Heat stress response in plants: a complex game with chaperones and more than twenty heat stress transcription factors
Sanjeev Kumar Baniwal Kapil Bharti Kwan Yu Chan Markus Fauth Arnab Ganguli Sachin Kotak Shravan Kumar Mishra Lutz Nover Markus Port Klaus-Dieter Scharf Joanna Tripp Christian Weber Dirk Zielinski Pascal von Koskull-DÖring
Compared to the overall multiplicity of more than 20 plant Hsfs, detailed analyses are mainly restricted to tomato and Arabidopsis and to three important representatives of the family (Hsfs A1, A2 and B1). The three Hsfs represent examples of striking functional diversification specialized for the three phases of the heat stress (hs) response (triggering, maintenance and recovery). This is best illustrated for the tomato Hsf system: (i) HsfA1a is the master regulator responsible for hs-induced gene expression including synthesis of HsfA2 and HsfB1. It is indispensible for the development of thermotolerance. (ii) Although functionally equivalent to HsfA1a, HsfA2 is exclusively found after hs induction and represents the dominant Hsf, the “working horse” of the hs response in plants subjected to repeated cycles of hs and recovery in a hot summer period. Tomato HsfA2 is tightly integrated into a network of interacting proteins (HsfA1a, Hsp17-CII, Hsp17-CI) influencing its activity and intracellular distribution. (iii) Because of structural peculiarities, HsfB1 acts as coregulator enhancing the activity of HsfA1a and/or HsfA2. But in addition, it cooperates with yet to be identified other transcription factors in maintaining and/or restoring housekeeping gene expression.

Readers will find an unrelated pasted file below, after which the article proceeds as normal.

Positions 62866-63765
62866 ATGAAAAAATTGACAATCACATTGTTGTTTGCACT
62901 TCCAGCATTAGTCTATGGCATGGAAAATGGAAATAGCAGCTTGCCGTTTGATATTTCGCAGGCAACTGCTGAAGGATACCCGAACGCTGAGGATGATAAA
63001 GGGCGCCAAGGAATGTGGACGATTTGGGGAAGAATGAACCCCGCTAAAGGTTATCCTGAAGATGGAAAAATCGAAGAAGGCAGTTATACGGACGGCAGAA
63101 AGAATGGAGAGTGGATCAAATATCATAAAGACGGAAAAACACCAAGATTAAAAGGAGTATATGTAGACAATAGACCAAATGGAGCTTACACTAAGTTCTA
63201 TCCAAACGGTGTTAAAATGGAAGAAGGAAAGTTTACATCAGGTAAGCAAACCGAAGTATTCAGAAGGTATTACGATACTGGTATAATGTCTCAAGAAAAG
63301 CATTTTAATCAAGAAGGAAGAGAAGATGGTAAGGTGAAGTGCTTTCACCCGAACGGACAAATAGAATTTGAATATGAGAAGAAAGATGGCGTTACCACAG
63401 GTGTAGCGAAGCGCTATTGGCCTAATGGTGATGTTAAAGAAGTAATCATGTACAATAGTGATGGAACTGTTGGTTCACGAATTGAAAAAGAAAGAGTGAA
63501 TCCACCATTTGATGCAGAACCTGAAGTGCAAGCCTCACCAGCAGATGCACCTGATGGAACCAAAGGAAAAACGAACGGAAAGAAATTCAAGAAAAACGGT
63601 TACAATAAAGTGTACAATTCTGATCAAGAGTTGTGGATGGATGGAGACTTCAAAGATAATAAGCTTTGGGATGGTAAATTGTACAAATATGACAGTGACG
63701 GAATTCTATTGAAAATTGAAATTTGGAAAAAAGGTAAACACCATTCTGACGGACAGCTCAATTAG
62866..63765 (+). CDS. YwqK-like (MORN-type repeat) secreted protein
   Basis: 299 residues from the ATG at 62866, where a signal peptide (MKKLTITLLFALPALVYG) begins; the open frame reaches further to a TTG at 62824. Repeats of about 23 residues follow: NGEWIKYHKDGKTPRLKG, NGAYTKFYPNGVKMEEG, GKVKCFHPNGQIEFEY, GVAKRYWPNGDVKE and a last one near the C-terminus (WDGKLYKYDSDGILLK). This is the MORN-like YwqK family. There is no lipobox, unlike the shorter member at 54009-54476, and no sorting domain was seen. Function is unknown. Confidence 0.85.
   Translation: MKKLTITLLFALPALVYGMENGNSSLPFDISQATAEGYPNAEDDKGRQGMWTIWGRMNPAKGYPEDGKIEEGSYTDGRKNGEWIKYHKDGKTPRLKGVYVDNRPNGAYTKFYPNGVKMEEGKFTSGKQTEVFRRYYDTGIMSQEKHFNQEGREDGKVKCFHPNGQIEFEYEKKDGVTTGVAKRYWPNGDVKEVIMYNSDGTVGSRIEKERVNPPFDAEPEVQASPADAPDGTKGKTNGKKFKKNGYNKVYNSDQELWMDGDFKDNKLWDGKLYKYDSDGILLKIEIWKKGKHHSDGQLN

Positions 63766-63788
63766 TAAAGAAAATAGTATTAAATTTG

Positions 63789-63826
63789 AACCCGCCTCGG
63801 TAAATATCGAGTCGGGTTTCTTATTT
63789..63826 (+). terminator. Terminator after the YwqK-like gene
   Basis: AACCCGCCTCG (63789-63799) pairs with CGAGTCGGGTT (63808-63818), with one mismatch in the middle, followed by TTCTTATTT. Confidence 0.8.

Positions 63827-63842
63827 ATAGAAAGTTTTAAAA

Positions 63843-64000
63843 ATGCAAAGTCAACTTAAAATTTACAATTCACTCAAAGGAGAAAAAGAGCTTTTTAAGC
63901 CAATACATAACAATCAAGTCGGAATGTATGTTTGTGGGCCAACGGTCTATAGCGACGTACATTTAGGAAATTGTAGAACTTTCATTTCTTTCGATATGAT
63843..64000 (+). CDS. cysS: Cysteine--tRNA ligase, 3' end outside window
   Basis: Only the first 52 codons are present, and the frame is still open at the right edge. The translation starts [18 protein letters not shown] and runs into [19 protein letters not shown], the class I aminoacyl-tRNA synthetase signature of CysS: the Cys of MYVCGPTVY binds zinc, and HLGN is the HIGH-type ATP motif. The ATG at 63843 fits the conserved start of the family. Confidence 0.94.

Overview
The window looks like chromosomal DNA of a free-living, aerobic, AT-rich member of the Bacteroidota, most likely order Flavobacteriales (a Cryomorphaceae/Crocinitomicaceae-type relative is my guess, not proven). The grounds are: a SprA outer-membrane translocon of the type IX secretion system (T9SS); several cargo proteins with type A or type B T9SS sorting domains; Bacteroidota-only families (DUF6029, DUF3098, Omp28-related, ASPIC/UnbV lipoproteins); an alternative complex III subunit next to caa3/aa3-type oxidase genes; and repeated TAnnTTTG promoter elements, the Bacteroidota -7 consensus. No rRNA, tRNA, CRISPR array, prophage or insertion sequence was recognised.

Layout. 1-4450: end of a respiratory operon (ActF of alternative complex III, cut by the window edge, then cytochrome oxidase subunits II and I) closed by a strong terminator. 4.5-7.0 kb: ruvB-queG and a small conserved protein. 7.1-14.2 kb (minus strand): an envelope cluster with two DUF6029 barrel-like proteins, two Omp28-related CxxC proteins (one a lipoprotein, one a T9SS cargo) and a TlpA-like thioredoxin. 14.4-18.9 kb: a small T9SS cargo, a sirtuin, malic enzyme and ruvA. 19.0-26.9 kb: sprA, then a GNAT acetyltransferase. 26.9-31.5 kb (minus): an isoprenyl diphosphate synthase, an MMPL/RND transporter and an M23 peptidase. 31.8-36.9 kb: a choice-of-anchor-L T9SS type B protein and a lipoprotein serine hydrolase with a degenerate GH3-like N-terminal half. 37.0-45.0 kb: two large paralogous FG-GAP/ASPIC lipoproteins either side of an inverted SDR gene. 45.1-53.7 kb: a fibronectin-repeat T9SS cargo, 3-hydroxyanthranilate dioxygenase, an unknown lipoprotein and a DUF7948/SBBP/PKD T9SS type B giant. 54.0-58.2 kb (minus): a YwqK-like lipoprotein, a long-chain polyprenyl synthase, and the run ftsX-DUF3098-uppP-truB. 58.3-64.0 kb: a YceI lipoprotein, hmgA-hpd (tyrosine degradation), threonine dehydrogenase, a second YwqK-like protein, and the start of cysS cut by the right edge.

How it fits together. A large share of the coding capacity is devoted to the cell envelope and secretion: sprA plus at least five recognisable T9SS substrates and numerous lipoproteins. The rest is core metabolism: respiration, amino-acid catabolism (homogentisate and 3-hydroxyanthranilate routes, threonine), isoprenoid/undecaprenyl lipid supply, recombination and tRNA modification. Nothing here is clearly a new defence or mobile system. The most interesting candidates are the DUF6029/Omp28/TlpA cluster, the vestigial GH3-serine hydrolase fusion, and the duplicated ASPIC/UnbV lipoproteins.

Sanjeev Kumar Baniwal1 Kapil Bharti2 Kwan Yu Chan1 Markus Fauth1 Arnab Ganguli1 Sachin Kotak1 Shravan Kumar Mishra3 Lutz Nover1 Markus Port1 Klaus-Dieter Scharf1 Joanna Tripp1 Christian Weber1 Dirk Zielinski1 Pascal von Koskull-DÖring1
Volume 44 | Issue 4
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